WhatsApp, Spotify and Instagram outages highlight the danger of downtime
In light of the news that WhatsApp suffered downtime on a worldwide scale leaving millions of users without a connection, hours after similar outages suffered by both Spotify and Instagram, warnings have been made regarding the dangers of downtime to businesses.
Richard Agnew, VP NW EMEA, Veeam comments on the financial and reputational damage downtime can inflict on a business:
“Several of the world’s biggest, most popular consumer services have suffered downtime over the last few days, with Spotify, WhatsApp and Instagram outages sparking consumer rage via social media.
“Web-based businesses have an implicit – or, in many cases, explicit – obligation to be available 24.7.365, while their digital-savvy consumers increasingly demand constant access to their services. These real-time consumer apps in particular power countless businesses that rely on their digital platforms to deliver ad views and content to customers, and this sets the expectation of a service that will be always-on.
“While these outages may have been short-lived, they could still prove extremely costly – in both reputation and financial damage. Indeed, last week Veeam’s Availability Report revealed that unplanned outages cost UK businesses an average of £17.9m a year.
“This huge cost comes as nine in ten UK companies (90%) admitted to suffering an ‘Availability Gap’ between the level of service expected and what IT can actually deliver. It’s therefore clear that businesses are not realising the need to improve their data handling. Our findings are consistent with surveys from years past, in that nearly three quarters of respondents (72%) remain unable to protect their data frequently enough to ensure that their business units’ expectations against data loss are met.
“Instagram, WhatsApp and Spotify rely on highly scalable and resilient microservices to deliver their immediate services to customers, but these are not downtime proof. Indeed, these outages prove that even best-in-class IT systems run by the world’s biggest companies can suffer problems. Regardless of how scalable, resilient and distributed a system architecture is, anything that is software driven and underpinned by application logic has the potential to break and suffer downtime.
“With this in mind, it is imperative that businesses of all size and scale have an availability, protection and recoverability plan in place that remains separate to inbuilt logic. In today’s world, where consumers are enraged by downtime – as proved by the immediate complaints via Twitter – reputations are made or broken by ensuring services remain available around the clock.”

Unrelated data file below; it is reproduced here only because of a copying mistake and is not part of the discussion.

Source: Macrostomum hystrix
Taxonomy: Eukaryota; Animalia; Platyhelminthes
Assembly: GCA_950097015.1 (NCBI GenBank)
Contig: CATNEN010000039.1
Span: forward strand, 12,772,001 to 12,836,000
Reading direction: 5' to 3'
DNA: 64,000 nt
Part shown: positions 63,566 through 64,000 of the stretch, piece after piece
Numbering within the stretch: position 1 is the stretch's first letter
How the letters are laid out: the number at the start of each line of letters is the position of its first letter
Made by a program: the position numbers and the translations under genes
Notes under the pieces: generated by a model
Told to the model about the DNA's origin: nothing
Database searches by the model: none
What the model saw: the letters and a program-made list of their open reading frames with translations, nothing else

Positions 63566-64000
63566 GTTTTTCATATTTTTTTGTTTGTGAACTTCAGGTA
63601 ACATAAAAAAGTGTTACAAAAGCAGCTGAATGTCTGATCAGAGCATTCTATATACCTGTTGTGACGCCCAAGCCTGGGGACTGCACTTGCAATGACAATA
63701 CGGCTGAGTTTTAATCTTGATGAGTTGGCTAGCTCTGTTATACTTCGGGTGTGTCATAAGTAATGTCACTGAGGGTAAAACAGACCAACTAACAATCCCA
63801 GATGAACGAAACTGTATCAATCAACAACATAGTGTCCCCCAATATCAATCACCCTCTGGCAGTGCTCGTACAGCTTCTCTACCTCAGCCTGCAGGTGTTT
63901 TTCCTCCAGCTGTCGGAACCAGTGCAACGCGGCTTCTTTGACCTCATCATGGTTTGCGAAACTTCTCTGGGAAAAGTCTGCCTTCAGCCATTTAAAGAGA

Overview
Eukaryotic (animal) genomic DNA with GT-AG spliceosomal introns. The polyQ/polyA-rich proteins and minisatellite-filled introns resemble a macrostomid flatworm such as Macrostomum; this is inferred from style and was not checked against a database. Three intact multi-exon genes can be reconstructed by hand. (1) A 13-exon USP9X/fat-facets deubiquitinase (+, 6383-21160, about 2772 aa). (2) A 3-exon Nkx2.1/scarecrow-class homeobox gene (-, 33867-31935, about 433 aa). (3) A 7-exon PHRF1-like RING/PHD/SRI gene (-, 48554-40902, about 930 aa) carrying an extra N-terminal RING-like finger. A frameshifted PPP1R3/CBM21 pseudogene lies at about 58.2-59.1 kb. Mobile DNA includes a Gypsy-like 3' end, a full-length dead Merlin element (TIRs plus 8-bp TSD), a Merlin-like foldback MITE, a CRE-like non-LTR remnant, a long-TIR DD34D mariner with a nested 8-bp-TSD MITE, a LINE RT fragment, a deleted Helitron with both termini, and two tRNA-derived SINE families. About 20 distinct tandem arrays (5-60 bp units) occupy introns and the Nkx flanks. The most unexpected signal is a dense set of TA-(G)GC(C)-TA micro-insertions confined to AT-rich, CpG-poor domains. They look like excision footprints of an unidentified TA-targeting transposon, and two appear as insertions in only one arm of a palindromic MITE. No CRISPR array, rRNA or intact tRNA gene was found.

IT Employees Predict 90% Increase in Cloud Security Spending
As companies get back on their feet post-pandemic, they’re going all-in on cloud applications. In a recent report by Devo Technology titled “Beyond Cloud Adoption: How to Embrace the Cloud for Security and Business Benefits”, 81% of the 500 IT and security team members surveyed said that COVID accelerated their cloud timelines. More than half of the top-performing businesses reported gains in visibility. In fact, the cloud now outnumbers on-premise solutions at a 3:1 ratio.
But the benefits are accompanied by significant cybersecurity risks, as cloud infrastructure is more complex than legacy systems. Let’s dive in.
Why Are Cloud Platforms Taking Over?
According to Forrester, the public cloud infrastructure market could grow 28% over the next year, up to US$113.1bn. Companies shifting to remote work and decentralised workplaces find it easy to store and access information, especially as networks start to share more and more supply chain and enterprise information—think risk mitigation platforms and ESG ratings.
Here’s the catch: when you shift to the cloud, you choose a more complex system, which often requires cloud-native platforms for network security. In other words, you can’t stop halfway. ‘Only cloud-native platforms can keep up with [the cloud’s] speed and complexity” and ultimately increase visibility and control’, said Douglas Murray, CEO at cloud security provider Valtix.
Here’s a quick list of the top cloud security companies, as ranked by Software Testing Help:
What are the Security Issues?
Here’s the bad news. According to Accenture, less than 40% of companies have achieved the full value they expected on their cloud investments. All-in greater complexity has forced companies to spend more to hire skilled tech workers, analyse security data, and manage new cybersecurity threats.
The two main issues are (1) a lack of familiarity with cloud systems and (2) challenges with shifting legacy security systems to new platforms. Out of the 500 IT employees from Devo Technology’s cloud report, for example, 80% said they’d sorted 40% more security data, suffered from a lack of cloud security training, and experienced a 60% increase in cybersecurity threats.
How Will Companies React?
They certainly won’t stop investing in cloud platforms. Out of the 500 enterprise-level companies that Devo Technology talked to throughout North America and Western Europe, 90% anticipated a jump in cloud security spending in 2021. They’ll throw money at automating security processes and investing in security upskilling programmes.
After all, company executives will find it incredibly difficult to stick with legacy systems when some cloud-centred companies have found success. Since moving from Security Information and Event Management (SIEM) offerings to the cloud, Accenture has saved up to 70% on its processes; recently, the company announced that it would invest US$3bn to help its clients ‘realise the cloud’s business value, speed, cost, talent, and innovation benefits’.
The company stated: ‘Security is often seen as the biggest inhibitor to a cloud-first journey—but in reality, it can be its greatest accelerator’.